Perfect end to our weekend, with enough lasagna to last us a couple more nights. Get the recipe (including nutrition information) after the jump!

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My husband and I both have a major sweet tooth, so that means dessert every night. While he wouldn’t gain a single pound if he ate the entire recipe, I certainly would, so the recipe in this post needed to be lightened up.

The original post called for butter, white sugar, brown sugar, almond butter, chopped almonds, and shredded coconut. All of these ingredients were either omitted or substituted with something else:

  • You can typically replace butter in desserts with unsweetened applesauce. I have never had a problem substituting it cup-for-cup. However, if this were a shortbread recipe, the applesauce method definitely wouldn’t work – the butter is necessary, because you need to chill the dough before you cut cookies out of them. Applesauce won’t hold stuff together when cold; butter will. Long story short: Applesauce is okay for this recipe. I make my own, which gives me complete control over the ingredients – I know exactly what goes into it.
  • Erythritol is a fairly decent substitute for white sugar, with the added bonus that it measures cup-for-cup just like sugar. If the recipe calls for sugar, I substitute a majority of the sugar with erythritol, then add a bit of real sugar to avoid the slight cooling effect that I get if I were to use just erythritol. However, if you’re good with substitute sweeteners, feel free to use all erythritol or another cup-for-cup substitute.
  • I know that dark muscovado sugar is a version of brown sugar, but when a recipe says “brown sugar,” I typically think “store-bought.” That’s fine, and I actually do use that…but today, I only had muscovado on hand. It’s processed less, anyway.
  • I have almond butter, but I just made peanut butter over the weekend. I wanted to use the peanut butter because, well, it was there, and it tastes good.
  • Chopped almonds and shredded coconut would both add calories to the final product. I didn’t feel like chopping almonds. I hate coconut. These are three good reasons to leave those out of the final product.

The end result still feels indulgent, with the chocolate chips melding perfectly with the peanut butter. At 331 calories per serving, you can afford to indulge once in awhile.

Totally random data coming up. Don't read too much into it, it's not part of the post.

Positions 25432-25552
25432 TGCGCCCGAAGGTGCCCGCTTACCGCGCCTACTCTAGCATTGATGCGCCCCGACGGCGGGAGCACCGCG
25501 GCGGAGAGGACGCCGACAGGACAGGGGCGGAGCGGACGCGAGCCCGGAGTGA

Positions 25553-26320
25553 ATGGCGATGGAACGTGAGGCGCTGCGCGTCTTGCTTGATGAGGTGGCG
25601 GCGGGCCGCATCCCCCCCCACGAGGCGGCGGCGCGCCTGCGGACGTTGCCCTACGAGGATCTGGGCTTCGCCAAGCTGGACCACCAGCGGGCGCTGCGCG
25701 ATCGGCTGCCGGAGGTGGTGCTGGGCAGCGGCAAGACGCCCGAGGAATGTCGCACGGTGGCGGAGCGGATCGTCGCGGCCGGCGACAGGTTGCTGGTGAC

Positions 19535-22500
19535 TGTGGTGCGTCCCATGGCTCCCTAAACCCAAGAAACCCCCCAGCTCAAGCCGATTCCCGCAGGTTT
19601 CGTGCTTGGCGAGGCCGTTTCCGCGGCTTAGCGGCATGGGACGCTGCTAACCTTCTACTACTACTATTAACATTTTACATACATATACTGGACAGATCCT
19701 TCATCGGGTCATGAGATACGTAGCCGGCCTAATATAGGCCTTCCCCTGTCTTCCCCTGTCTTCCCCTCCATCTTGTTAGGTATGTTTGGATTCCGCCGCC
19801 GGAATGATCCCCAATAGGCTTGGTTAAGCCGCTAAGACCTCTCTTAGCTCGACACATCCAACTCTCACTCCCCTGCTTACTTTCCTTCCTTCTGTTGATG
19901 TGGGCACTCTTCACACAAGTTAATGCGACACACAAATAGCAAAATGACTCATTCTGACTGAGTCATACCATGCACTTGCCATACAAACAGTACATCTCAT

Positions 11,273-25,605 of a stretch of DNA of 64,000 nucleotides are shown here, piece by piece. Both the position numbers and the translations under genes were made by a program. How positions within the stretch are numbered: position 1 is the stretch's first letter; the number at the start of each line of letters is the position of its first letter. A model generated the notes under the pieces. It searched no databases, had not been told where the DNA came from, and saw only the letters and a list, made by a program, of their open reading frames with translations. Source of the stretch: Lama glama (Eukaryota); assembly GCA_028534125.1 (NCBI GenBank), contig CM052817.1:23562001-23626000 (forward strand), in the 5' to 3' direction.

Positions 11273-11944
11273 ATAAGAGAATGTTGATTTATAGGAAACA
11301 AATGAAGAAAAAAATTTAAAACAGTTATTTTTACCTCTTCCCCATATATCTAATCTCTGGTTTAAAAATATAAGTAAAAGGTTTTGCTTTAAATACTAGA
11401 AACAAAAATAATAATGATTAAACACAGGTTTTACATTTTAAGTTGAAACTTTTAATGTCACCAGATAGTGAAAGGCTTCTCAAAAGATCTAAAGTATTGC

Get the recipe (including nutrition information) after the jump!

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Last week, I purchased a pound of strawberries and a bunch of bananas, planning to make the Roasted Strawberry Banana Bread (recipe by Gina of Skinnytaste) that I’d stumbled across as I was compiling the grocery list. I figured that it’s one of the last times I’ll be able to get quality strawberries here in New York (though I suppose I can’t be certain as I haven’t even lived here a month).

Then I saw strawberries on sale this week. They looked beautiful. So I grabbed another four pounds to make strawberry syrup that I can can and use at some point in the next year.

Problem was, I hadn’t started using the strawberries from last week. So when I pulled them out yesterday, hoping to make that banana bread that I’ve been promising my husband, I was dismayed to find that (big surprise here – sense the sarcasm?) the strawberries had started to mold. So that was a waste of money and perfectly good strawberries. Sigh.

I’d already mashed my bananas, though. That tends to be how I go about cooking in general, really – just kind of crash about and hope that I have everything and that the recipe turns out in the end. Most of the time, it does, and with fantastic results. The other 2% of the time…big flop. Just wrong. (Don’t even get me started on buckwheat bread…)

That’s the way I grew up, though. I watched my mom cook a lot, and I often pitched in when she was fairly busy and we couldn’t afford to really pick up anything on her way home from work. She always just kind of put stuff together, and it magically worked. The biggest surprise of a winner was ground beef, spaghetti noodles, cheddar cheese, and something else that I can’t remember off the top of my head. We were at the end of the month, really just making do with whatever we happened to have, and she pulls this out of a hat. It did not look very palatable, really, but…it’s what we had left in the house.

So I stood there, looking at the mashed bananas, wondering what I would be able to do to salvage it, and I figured I’d just leave the strawberries out and see what happened. I also wanted to leave out the butter (and it turned out plenty moist and tasty without it), use a flax egg in place of egg whites, and add peanut butter chips, making this vegetarian but easily adaptable into a vegan version.

Get the recipe after the jump!